Radar fraud: the exasperation of the police in Narbonne

€400 instead of €90 is the average fine that drivers sentenced on Thursday by the police court will have to pay for having tried to escape their police report by providing another identity.

With the proliferation of fixed and mobile speed cameras along the roads, it is easy to lose points if you are not attentive enough to your meter. To keep their license and avoid paying a fine, some drivers do not hesitate to designate another person and go so far as to recover a real false identity on the internet. A trick, frequently used on the national territory, sometimes even cashed in around fifty euros via social networks, which no longer passes through the administration. At the bar of the police court this Thursday morning, no less than ten drivers who had used this system had to explain themselves.

Like this student, prosecuted for three speeding tickets, who did not dispute her offenses and declared to have “accepted a friend’s proposal” to keep his license and his “work tool”, “without knowing about the scheme”. Or this other motorist, having given the same “real false identity” four times to escape his PV. “The gentleman you designated lives in Belgium and he received 845 procedures!”, underlined Michel Mouret for the public prosecutor, requesting 400 € per offense for these two files. “It has to stop. We have to send a strong signal.”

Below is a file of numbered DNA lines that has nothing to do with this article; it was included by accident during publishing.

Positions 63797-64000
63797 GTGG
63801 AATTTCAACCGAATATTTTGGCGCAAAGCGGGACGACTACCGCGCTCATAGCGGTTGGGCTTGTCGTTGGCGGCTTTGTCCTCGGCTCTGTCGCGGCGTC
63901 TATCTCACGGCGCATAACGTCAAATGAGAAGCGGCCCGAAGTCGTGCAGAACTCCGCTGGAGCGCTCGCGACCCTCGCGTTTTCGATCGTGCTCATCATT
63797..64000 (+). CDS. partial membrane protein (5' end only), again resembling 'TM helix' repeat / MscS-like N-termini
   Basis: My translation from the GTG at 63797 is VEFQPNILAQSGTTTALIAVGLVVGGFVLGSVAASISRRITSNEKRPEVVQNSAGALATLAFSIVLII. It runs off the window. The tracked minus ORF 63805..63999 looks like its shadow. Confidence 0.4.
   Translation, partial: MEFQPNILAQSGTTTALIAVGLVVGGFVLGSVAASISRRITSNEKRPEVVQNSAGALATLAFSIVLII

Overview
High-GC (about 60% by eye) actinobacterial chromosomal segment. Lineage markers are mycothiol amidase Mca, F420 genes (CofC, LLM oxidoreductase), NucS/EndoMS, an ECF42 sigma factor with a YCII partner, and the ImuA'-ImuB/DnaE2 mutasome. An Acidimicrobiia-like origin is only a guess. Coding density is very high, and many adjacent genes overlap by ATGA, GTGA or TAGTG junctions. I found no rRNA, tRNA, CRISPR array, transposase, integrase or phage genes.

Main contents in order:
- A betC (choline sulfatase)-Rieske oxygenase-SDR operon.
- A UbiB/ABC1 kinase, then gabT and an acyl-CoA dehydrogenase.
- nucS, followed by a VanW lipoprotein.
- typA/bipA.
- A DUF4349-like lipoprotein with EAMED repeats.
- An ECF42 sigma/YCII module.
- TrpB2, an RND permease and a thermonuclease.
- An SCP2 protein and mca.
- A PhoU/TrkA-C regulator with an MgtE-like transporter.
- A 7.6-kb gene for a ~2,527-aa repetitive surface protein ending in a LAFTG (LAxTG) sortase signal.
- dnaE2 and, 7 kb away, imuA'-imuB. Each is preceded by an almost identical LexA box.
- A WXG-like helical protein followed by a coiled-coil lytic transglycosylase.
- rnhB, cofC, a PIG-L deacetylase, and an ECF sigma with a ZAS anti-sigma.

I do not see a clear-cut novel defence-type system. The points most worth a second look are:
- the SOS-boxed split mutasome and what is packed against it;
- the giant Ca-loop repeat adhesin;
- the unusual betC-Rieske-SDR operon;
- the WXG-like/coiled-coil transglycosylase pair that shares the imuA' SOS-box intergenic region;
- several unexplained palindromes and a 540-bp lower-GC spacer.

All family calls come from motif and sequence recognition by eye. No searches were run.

50 files pending

The record on this hearing: 1300 denunciations for the same driver. A figure that illustrates the scale of the phenomenon. “It’s high fashion, explains Captain Michel Mouret. We judged 10 cases this morning, but there are about fifty pending in Narbonne. The people designated are people who exist, often foreigners (Turks, English, Belgians, Malaysians, Spaniards or Moroccans) whose trace we think we will not find. Except that when the National Agency for the Automated Processing of Offenses (ANTAI) – which receives the PVs – notes an identity used hundreds of times, an alert for “suspicious designation” is immediately given.

Commander Michel Mouret warns of this “dangerous” practice.

“I summon people directly to the hearing, he continues, and I am strict in my submissions, which are very often followed by the judge. But what people don’t know is that when they are convicted, they can also be prosecuted for “providing inaccurate or erroneous information about the driver of an offending vehicle” which constitutes a 5th class contravention, liable to a fine of €1,500. And those who provide the identities can go as far as corrections”.

Commander Mouret is sounding the alarm: “We must put a stop to it and not forget that the recipients exist. This practice is dangerous and must stop!”.

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